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How to Grow Mandevilla

By: Jennifer Howell
Looking for an easy vine to grow? We’ll show you how to grow beautiful mandevilla vines on a trellis, in patio pots, plus how to overwinter it inside.

mandevilla detail: Mandevillas thrive in warm, humid weather and bloom continuously from late spring until frost.

Mandevilla — a vine with tropical flair

One grower calls mandevilla “the fleur with allure.” Talk about truth in advertising! And even though it isn’t cold-hardy in most of North America, anyone can grow it as an annual and it’ll bloom from late spring to fall.

Mandevilla is a well-behaved twining vine. That means it won’t outgrow its space and strangle nearby plants. Give it some support or stems will twine around themselves and splay in different directions, making it look messy. Obelisks and trellises are perfect for keeping mandevilla looking neater.

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How to grow mandevilla

Mandevillas thrive in warm, humid weather and bloom continuously from late spring until frost. They are best purchased as potted plants. Wait until temperatures are reliably in the 60 degree F daytime temperature range (50 degrees F at night) before you plant them outdoors.

Find a spot for mandevilla with at least six hours of sun each day, although in hot climates, a little afternoon shade is helpful. Keep mandevilla well-watered and fertilize once in spring with a balanced, slow-release fertilizer, such as 14-14-14.

Design with mandevilla

Here are three ways to bring this hard-working plant into your garden:

mandevilla pillars: With a mature height of 15 to 20 feet, ‘Alice du Pont’ has the size to make an impression.

1. Use mandevilla in entries

Witness the twin urn-grown specimens making a display on these entryway columns in the photo above. Fishing line tied loosely along the columns helps the mandevilla navigate its way up the pillars. (This step isn’t necessary when mandevilla is grown on a narrow post or a gridlike structure because it will twine easily around a smaller support.) To get this much growth in a single season, start with the biggest plants you can find.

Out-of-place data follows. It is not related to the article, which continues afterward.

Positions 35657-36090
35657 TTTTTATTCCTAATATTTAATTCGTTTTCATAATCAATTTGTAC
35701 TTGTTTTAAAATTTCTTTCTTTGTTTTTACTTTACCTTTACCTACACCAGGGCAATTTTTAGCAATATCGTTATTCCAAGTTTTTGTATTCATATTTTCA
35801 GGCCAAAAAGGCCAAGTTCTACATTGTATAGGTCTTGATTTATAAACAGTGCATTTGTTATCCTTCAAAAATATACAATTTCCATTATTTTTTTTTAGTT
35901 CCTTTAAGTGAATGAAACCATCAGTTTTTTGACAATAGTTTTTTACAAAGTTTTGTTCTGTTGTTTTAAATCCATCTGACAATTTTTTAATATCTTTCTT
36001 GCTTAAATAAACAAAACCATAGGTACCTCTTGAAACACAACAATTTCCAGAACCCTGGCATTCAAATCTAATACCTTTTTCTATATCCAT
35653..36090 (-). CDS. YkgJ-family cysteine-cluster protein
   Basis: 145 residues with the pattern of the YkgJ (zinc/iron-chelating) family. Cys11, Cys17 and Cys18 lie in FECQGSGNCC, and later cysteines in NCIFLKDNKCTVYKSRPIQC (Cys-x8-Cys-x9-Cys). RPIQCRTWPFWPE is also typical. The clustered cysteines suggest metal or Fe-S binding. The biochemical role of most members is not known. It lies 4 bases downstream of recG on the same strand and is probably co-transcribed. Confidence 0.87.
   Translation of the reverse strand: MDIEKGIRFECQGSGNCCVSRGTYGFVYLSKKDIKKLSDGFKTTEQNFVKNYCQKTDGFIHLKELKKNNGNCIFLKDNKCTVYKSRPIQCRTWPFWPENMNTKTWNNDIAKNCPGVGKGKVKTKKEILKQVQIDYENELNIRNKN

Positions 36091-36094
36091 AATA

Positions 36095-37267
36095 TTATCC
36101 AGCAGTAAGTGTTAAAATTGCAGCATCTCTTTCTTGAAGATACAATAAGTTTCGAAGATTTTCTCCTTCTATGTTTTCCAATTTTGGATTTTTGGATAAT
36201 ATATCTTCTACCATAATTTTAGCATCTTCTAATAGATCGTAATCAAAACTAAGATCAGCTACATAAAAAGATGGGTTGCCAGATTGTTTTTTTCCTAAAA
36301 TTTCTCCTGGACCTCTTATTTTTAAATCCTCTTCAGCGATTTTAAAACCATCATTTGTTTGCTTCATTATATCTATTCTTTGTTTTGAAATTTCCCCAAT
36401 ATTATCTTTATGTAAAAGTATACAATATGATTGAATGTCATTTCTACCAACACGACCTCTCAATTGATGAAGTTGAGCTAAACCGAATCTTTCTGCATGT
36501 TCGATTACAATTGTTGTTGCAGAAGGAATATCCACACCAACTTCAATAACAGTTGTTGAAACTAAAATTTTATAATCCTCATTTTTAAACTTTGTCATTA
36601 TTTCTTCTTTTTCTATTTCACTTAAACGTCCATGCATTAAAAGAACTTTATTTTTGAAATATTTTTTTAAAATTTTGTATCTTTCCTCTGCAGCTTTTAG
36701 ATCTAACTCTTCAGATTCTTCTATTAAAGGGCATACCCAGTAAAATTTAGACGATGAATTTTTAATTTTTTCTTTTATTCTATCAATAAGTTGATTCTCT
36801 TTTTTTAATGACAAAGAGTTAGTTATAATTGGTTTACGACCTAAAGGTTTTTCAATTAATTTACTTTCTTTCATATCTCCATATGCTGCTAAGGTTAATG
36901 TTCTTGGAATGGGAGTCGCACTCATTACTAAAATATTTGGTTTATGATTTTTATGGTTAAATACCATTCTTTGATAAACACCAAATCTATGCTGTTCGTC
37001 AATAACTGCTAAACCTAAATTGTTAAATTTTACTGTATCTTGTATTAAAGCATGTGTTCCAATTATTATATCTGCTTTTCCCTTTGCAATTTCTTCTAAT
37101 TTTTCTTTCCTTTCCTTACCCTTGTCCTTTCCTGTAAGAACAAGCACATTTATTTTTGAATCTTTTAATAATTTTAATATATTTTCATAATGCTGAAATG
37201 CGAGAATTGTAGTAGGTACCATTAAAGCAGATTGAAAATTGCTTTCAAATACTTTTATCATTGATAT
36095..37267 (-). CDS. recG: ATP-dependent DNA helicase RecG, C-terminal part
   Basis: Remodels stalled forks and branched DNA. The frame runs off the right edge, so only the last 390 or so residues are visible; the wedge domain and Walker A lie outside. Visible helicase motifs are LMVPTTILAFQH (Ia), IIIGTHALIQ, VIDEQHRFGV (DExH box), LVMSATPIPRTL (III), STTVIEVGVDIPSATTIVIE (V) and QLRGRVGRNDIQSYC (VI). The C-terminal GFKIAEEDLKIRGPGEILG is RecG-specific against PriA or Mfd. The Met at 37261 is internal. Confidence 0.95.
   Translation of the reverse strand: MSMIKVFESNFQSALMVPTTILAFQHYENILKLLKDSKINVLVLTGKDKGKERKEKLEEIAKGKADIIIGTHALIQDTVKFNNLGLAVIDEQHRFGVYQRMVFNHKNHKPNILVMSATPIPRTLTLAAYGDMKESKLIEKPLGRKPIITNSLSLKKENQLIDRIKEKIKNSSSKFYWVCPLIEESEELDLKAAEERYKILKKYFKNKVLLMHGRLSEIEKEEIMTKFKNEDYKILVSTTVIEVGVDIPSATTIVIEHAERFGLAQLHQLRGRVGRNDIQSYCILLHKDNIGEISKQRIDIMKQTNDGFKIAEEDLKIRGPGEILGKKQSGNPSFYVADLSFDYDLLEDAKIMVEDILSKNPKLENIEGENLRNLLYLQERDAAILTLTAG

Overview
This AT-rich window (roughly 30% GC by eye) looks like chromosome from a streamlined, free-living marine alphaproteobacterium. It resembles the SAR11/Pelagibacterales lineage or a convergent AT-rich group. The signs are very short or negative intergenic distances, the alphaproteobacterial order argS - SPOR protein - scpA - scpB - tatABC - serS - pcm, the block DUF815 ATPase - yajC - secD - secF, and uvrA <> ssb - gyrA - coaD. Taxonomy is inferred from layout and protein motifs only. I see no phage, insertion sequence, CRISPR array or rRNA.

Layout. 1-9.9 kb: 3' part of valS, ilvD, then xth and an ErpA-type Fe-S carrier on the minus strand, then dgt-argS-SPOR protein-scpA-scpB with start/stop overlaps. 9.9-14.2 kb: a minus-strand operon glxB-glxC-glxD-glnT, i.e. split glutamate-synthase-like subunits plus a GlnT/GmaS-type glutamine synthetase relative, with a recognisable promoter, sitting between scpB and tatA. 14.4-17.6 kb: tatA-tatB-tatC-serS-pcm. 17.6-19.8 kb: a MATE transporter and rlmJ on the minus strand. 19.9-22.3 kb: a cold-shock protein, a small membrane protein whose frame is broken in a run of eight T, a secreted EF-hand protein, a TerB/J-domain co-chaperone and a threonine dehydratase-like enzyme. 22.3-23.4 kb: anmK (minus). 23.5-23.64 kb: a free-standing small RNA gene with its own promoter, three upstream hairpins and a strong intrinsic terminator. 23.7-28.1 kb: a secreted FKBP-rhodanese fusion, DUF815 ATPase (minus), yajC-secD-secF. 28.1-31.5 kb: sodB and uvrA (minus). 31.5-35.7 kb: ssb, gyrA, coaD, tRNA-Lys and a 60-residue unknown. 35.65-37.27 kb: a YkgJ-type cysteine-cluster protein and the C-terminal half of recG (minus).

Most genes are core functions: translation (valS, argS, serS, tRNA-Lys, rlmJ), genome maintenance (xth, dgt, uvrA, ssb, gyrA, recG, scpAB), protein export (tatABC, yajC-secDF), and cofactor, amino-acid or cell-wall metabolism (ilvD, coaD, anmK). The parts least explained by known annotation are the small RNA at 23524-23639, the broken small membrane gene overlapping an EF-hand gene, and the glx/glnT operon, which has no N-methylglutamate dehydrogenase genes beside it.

mandevilla hanging bskt: Occasionally, you may need to direct the mandevilla vine away from the chain to keep it trailing instead of climbing.

2. Use mandevilla in a hanging basket

Buy a small cultivar, such as the mounding deep magenta vine in the photo above, and you may find yourself using mandevilla in an unexpected way. With summer-long blooming tendencies to rival any bedding annual, a smaller cultivar of mandevilla makes a fine addition to a hanging basket. And at 18 to 36 inches long, the mounding form won’t overtake its companions. Here, a 1-gallon pot of mandevilla was added to a burgundy alternanthera (Alternanthera hybrid) and variegated airplane plant (Chlorophytum comosum 'Variegatum'), each in a 4-inch pot.

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mandevilla blue container: Sun Parasol Giant White mandevilla grows 10 to 15 feet tall. In this pot it’s paired with ‘Georgia Peach’ coral bells.

3. Grow mandevilla in a colorful container

When your flower border starts to fade, add color fast with a flashy container of mandevilla. Train it on a small obelisk and it’ll give you height and color. Look how this blue pot of Sun Parasol® Giant White mandevilla takes your attention away from the fading spirea (Spiraea spp. & hybrids) blooms behind it and adds height to the lower growing salvias (Salvia farinacea).

mandevilla brick wall: Hide a brick wall with vining mandevilla.

4. Cover a wall with mandevilla

Got a big bare wall? Try growing mandevilla on a trellis for a dramatic splash of color in a hurry. Plant mandevilla vines along a wire fence panel for a temporary privacy panel or to divide the backyard into "garden rooms."

How to overwinter mandevilla

Save money next year by bringing a tender mandevilla plant indoors this winter instead of letting it die. Here’s how to overwinter a mandevilla: